“The Earth Shifter” by Lada Ray is the first novel in a paranormal YA trilogy about saving the world from its own destruction. The Earth Keepers saved the world from the Comet of Karma in 1908. Now it is coming again and they must decide if the world is still worth saving.
Sasha is a teenage girl living in Moscow who has special talents and is being trained in their use by a Shaman named Tengis. She is one half of the Key that can save the world from the Comet. Kei is a gifted Chinese teenager living in New York. He is the other half of the Key and isn’t aware of his powers or his destiny. Somehow they must find each other.
Ray weaves a complex tale with a great cast of characters. She provides good detail on life in 1990’s Russia, at the end of the Cold War. The descriptions of Moscow and Siberia are rich and detailed. The theme of good versus evil is woven throughout the story. Should mankind be saved from the Comet of Karma. Is humanity worthy of redemption?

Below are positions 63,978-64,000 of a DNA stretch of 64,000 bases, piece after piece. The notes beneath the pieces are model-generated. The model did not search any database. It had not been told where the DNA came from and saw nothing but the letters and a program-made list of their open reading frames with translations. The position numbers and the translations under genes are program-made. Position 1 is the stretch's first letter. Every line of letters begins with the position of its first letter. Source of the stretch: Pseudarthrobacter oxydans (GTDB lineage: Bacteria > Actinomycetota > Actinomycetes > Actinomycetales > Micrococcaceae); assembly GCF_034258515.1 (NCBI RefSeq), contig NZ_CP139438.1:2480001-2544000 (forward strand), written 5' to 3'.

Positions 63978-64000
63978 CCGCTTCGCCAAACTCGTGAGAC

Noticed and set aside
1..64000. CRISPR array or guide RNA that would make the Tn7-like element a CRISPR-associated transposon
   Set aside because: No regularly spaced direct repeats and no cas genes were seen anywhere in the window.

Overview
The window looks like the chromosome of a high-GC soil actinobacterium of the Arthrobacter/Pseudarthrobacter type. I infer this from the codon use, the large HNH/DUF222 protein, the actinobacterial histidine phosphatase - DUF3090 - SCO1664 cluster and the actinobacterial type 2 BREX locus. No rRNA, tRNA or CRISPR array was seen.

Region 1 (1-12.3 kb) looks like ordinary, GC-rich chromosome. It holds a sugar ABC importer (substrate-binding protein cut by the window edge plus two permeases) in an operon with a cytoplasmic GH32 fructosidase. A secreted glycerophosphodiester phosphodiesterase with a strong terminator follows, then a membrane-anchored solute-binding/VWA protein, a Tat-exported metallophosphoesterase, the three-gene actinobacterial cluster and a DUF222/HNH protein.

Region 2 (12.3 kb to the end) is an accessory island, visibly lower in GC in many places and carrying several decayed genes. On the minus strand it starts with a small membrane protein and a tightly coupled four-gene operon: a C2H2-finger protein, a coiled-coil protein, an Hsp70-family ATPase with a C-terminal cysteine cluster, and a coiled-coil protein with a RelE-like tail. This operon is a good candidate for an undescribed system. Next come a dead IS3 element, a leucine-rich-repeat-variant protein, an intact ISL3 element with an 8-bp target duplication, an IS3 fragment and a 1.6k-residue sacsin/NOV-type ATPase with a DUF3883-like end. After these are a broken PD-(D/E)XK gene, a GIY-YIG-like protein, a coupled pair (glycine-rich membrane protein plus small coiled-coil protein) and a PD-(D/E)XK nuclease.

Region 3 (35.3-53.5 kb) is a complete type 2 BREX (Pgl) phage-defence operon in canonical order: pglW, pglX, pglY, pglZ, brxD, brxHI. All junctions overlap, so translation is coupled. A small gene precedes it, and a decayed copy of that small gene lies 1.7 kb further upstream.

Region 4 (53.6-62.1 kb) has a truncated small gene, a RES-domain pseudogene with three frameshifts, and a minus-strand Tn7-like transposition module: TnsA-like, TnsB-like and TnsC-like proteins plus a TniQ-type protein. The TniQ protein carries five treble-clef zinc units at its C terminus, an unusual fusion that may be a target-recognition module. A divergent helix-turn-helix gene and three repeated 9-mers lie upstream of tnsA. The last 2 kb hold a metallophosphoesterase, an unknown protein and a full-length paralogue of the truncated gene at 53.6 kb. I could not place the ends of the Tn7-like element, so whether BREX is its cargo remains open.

This is a great YA thriller that’s sure to please. I think adult readers will enjoy it just as much as the Tweens. Now to wait for Book 2, coming out at the end of the year.
“Temp to Permanent” by Toni Noel is a fun romantic romp with elements of mystery and suspense thrown in to sweeten the plot. When Carina Carrington’s secretary falls ill and the temp agency sends her Greg Lawless as a replacement, she knows she’s in trouble. Greg takes her breath away at first glance and keeps her on her toes with his efficiency. Even though there is a mutual attraction Greg keeps his distance to maintain his professional ethics.
As the missing secretary’s illness becomes protracted Carina begins having mysterious mishaps in her advertising business. It is as if someone is sabotaging her. As the incidences mount she begins to suspect that Greg is a plant in her business by some rival bent on her destruction. Ultimately, together they will find the culprit and perhaps their own happiness. Continue reading
I recently finished reading Debbie LaChusa’s “Breaking the Spell” and found it really spoke to me. Even though I’ve never been involved in network marketing or attended any self-help type conferences I found quite a bit that I could identify with.
The economic downturn left many of us struggling with the way we’d always thought of the world and what was important. Success had been defined for us at an early age by a society that monetizes everything. The book details how we got to the tipping point that led to the financial melt-down and how we’ve been programmed to think about success and happiness. Continue reading